Monday, July 21, 2014

Grandparenting: Proper Feeding of Grandchildren

One of the many privileges of grand-parenting is serving as  adjunct advisor concerning the proper feeding and nourishment of little ones. In previous posts we have discussed this topic in depth here and here. Today we will focus on three vital components of a child's diet, protein, carbs, and condiments.
We will be assembling hamburgers and hot dogs, two nutritional mainstays of the younger set.
First, gather together all necessary ingredients:
Candy circus peanuts
Nilla Wafers
One can white ready made icing
One can chocolate ready made icing
Red, yellow, and green coloring for icing
Decorator bag and tips #4, #5, #7, #10, #80
Using white icing and small bowls, tint 1/4 cup icing in each color.

With a paring knife, make a clean slice into the "hot dog bun" about 2/3 of the way down, being careful not to slice all the way through. Gently bend open the bun. 
Carbohydrates are a necessary component for maintaining sufficient energy to enjoy
all activities in the home of grandparents.
With your cake decorating bag, gently squeeze the hot dog onto the bun.
Processed meat products accompanied by red dye are known to be beneficial to the well being of grandchildren.
A swipe of mustard can easily be applied.
Mayo is neither available nor tolerated at Grammy's.
Set aside for serving.
Remove hamburger buns from the package and place on platter for application of the burger and condiments. It is entirely likely that your grandchildren will require a sample of the buns to verify both taste and freshness.
By all means comply.
Any buns that have been chipped or damaged in any way in the packaging process should be immediately consumed.
Pipe the meat onto the bun using the #10 tip.
Be sure to  fill the bun to capacity with the meat, piping  as close to the edge as possible.
Using the #80 tip, add a ruffle of lettuce to the burger.
This is a sure-fire method of introducing green leafy vegetables into little darlin's diet.
Using the #4 or #5 tip apply mustard and ketchup to burger as desired,
making certain that both are visible at the edge of the burger.

Place bun top on burger.
Arrange hot dogs and burgers on a serving platter. 
Serve immediately, encouraging your grandchildren to clean their plates.
Their parents will thank you.


Wednesday, June 25, 2014

Famous Last Words: I'm Bored

It's a wonder my girls survived to adulthood with me as their mother. I was pretty tough on them. They learned rather early never to say, "I'm bored." Those two words may have slipped out once, but certainly not again. Well, let's see. You could fold laundry, wash windows, write a note to someone who's lonely, OR you could read a book.
We have A LOT of avid readers in our family now.
This reminds me of a story.
One of my darlins who shall remain nameless (except she would have most certainly been chosen "Least Likely to Commit This Crime") threw a tomato at the neighbor boy who just happened
to be wearing his brand new whiter than snow polo shirt. Not any more.
Did you throw a tomato at him?
No ma'am.
How did he get covered with tomato?
He got between the tomato and the ground.
Are you lying to me?
Yes, ma'am.
So let me get this straight. You threw a tomato at him and then lied about it.
Come to think about it, where did you get a tomato?
I STOLE it out of the McHenrys' yard!!
Using my super-advanced parenting skills, I sentenced my child to solitary confinement in her room which probably made her happier than anything in recent history.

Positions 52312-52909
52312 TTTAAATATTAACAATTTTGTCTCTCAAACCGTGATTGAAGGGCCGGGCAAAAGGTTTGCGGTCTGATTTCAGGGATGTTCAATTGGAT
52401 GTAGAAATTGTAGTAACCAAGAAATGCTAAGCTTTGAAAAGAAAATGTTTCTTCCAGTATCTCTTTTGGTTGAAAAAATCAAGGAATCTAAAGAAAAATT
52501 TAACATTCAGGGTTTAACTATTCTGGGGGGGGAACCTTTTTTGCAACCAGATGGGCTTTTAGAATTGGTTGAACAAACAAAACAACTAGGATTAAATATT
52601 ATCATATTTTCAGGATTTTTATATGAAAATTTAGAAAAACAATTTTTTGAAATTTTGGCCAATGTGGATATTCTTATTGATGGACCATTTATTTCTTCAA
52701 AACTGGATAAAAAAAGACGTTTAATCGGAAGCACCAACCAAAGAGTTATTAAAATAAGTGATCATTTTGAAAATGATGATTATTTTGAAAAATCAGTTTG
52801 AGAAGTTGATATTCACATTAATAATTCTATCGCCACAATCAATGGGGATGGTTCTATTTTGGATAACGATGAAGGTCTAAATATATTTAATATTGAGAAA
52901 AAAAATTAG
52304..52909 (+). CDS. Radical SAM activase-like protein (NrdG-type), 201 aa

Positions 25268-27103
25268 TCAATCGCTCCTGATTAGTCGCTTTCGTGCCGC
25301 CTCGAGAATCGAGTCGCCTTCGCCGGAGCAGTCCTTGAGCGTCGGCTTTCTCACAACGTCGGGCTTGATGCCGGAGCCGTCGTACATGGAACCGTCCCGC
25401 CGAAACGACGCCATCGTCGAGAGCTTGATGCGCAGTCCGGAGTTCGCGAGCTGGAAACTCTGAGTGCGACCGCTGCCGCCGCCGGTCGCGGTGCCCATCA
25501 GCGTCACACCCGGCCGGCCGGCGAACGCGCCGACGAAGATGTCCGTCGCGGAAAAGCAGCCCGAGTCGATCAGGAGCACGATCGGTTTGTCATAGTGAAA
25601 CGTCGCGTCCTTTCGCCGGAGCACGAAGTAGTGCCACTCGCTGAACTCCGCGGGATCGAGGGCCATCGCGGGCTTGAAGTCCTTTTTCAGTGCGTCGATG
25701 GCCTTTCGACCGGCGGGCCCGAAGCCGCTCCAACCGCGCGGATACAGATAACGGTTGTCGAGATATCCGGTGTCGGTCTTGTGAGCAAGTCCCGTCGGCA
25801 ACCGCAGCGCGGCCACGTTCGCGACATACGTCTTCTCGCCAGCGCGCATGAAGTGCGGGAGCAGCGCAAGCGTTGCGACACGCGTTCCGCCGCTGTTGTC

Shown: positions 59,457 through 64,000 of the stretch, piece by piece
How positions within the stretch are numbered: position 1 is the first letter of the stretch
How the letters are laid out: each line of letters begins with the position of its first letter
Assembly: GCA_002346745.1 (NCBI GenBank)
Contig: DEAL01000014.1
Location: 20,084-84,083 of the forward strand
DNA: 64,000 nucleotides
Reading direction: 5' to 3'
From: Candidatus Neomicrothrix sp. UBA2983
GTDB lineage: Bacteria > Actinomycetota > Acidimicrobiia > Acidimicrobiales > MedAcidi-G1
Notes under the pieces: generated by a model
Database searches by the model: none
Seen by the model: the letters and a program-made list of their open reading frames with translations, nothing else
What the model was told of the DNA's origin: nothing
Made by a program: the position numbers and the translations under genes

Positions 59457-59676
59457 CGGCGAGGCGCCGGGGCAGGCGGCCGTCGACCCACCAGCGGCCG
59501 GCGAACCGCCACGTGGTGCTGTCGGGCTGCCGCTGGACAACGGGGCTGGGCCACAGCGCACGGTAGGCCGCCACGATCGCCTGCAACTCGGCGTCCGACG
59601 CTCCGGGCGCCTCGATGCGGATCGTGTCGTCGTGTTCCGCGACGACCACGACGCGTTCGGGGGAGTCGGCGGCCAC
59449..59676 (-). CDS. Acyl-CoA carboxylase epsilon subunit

Can I read a book?
No, you may not read a book. You're not in there to enjoy yourself.
I promise if you let me read a book, I won't enjoy it.
There's so much to do now with my children's children.
There's no way we can become bored.
We can watch Louie the Lizard who lives at my kitchen window.
Yes, I let the littles stand on the kitchen counter
and on occasion
hang out the window.
Please don't tell their parents.
Or we could play hide and seek with Cannibal, the man-eating cat.
Cannibal, hey man, we're out here!
Last week I asked Mary Kelly to pick up a doll house door for me.
"Sounds like Grammy to me," commented Meg.
Paint the door with craft paint.
Glue the door to the staircase in the kitchen.
Down low where little hands can reach it.
I've got to buy a door knob tomorrow.
It's a fairy door for all manner of little creatures who would like to come in and play.
But they need something to do.
We will make them some three legged stools to sit on.
See what the newspaper says?
Working toward the future.
Yes, we are.
Poor little guy got cramps in his arms and legs
trying to negotiate the three legged stool.
Looks like an itty bitty table for tea parties would work.
Collecting sticks is de rigueur with my grandchildren.
Grandmuvver taught us you never know when you might need a good stick.
These sticks from North Carolina have been living in a grocery sack
under the skirted table in the dining room just waiting for a good project.
We used a maple leaf for the table cloth.
A twig ladder is necessary for climbing the stairs.
How about some cherry pie and a little lemonade?
The little bowl and jug can be bought at Hobby Lobby, too.
They come in little bags on the wood aisle.
It's my favorite aisle.
Gracie found the jug and bowl totally irresistible.
She ate them.
The party was halted prematurely.
And no, we are not bored.
Not one bit.

Monday, May 26, 2014

Memorial Day Remembrance

The following post is excerpted from my travel journal to France.

10/27 Bayeux/Arromanches-les-Bains/Omaha Beach/Pointe du Hoc

I will remember this day for the rest of my life. From the Hotel Tardiff to the English Channel is a distance of only six miles. We had no difficulty finding Arromanches and the landing zone from D-Day. A steep up the road climb to the 360' museum where a film of the Battle of Normandy is shown. The films of the British and American soldiers, the civilians, the ships, gunfire, fires and destruction were incredibly sobering. We saw films of American factory workers building tanks, others of displaced French women and children pushing carts loaded with what remained of their possessions past burning and demolished villages and towns and down country roads.